How will you help us achieve this outcome? (character count limit)
This question can help create an executive summary of each vendor’s solution for you to help speed up the selection process. Including a character count will make it more manageable so that the vendors stick to their high-level selling points instead of rehashing all of their features to you again.
Identify current solution and what you want to be different in the next provider
This is an important point if you’re looking to replace an existing solution. You’ll want to include any required software integrations, hardware requirements, and unique needs to your workforce or locations.
All you need here is a simple, straightforward list of payroll software, HCM software, and other relevant software for vendors to use to self-qualify themselves in or out quickly.
If you have any qualifications for the type of company you want to work with, include that here. Do they need to have experience operating in certain countries? Do they need to be a certain size? Do they need any specific certifications? Is there anything unique about your billing process that needs to be observed?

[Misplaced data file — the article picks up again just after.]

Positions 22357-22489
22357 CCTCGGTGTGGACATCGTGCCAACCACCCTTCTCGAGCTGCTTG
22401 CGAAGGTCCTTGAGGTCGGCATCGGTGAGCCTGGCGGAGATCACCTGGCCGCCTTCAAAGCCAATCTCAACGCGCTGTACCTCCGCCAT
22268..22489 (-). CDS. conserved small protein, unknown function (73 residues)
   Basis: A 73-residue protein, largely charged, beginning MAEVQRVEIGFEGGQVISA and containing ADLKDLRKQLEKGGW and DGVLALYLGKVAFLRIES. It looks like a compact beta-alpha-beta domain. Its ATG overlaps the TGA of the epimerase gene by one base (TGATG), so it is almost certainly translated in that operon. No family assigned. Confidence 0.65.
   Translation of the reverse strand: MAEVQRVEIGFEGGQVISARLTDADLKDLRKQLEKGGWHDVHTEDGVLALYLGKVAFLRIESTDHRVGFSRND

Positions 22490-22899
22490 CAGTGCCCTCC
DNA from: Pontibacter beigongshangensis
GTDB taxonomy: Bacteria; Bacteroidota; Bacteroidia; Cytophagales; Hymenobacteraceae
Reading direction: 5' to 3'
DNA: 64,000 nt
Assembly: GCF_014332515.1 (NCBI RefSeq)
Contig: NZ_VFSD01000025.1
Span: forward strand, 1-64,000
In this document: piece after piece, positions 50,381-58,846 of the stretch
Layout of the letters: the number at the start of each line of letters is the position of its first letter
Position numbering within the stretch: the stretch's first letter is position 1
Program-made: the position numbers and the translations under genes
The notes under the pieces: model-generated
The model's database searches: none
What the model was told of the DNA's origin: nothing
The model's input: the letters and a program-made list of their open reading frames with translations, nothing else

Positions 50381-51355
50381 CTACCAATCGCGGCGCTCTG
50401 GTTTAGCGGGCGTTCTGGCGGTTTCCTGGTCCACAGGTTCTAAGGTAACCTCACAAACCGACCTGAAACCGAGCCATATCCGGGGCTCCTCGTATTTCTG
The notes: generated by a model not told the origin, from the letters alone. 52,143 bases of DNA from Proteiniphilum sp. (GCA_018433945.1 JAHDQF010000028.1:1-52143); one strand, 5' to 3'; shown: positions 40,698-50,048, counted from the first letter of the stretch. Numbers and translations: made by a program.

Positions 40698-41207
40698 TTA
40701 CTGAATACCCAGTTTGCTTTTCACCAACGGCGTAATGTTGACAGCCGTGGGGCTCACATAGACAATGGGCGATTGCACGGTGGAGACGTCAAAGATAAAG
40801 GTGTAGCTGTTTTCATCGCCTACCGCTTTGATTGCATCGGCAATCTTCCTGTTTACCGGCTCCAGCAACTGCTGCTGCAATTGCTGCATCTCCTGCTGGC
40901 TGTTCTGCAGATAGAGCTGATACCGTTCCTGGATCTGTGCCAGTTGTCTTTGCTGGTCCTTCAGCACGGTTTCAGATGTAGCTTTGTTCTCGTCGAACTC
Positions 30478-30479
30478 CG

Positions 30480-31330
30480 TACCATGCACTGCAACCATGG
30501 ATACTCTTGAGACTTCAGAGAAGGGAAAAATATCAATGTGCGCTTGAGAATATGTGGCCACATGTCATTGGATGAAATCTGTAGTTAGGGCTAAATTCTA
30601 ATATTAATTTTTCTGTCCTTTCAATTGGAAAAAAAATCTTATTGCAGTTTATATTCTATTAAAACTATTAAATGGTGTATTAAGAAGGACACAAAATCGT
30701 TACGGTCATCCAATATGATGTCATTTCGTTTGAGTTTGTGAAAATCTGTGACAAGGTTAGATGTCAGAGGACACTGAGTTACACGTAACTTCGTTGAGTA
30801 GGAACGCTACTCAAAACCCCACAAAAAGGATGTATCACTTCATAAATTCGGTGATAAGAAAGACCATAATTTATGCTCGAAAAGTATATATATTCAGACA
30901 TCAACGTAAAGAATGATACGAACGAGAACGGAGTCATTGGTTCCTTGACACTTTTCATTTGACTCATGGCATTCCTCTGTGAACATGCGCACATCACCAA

This is where you put your giant wish list. Be as detailed as possible and just use an excel worksheet or Google spreadsheet to keep track of the answers. This can be the most tedious part, but it’s your chance to involve the other stakeholders so that you don’t get major objections on the vendors late in the game.
Ask vendors to provide a screenshot of the platform whenever possible
This is a quick way to assess the user experience. If a vendor checks all the boxes but their system is outdated and hard to navigate, that will make your job of user adoption that much more difficult.
Links to reviews
You can’t just take a vendor’s word for how things will go once you choose their solution. You can always ask for referrals, but a good first step is to see what type of public reviews they have. Trusted industry analyst firms like Gartner and software review sites are helpful but don’t forget to also search for frontline worker reviews in the App store or Google Play store. Sometimes they tell a different story.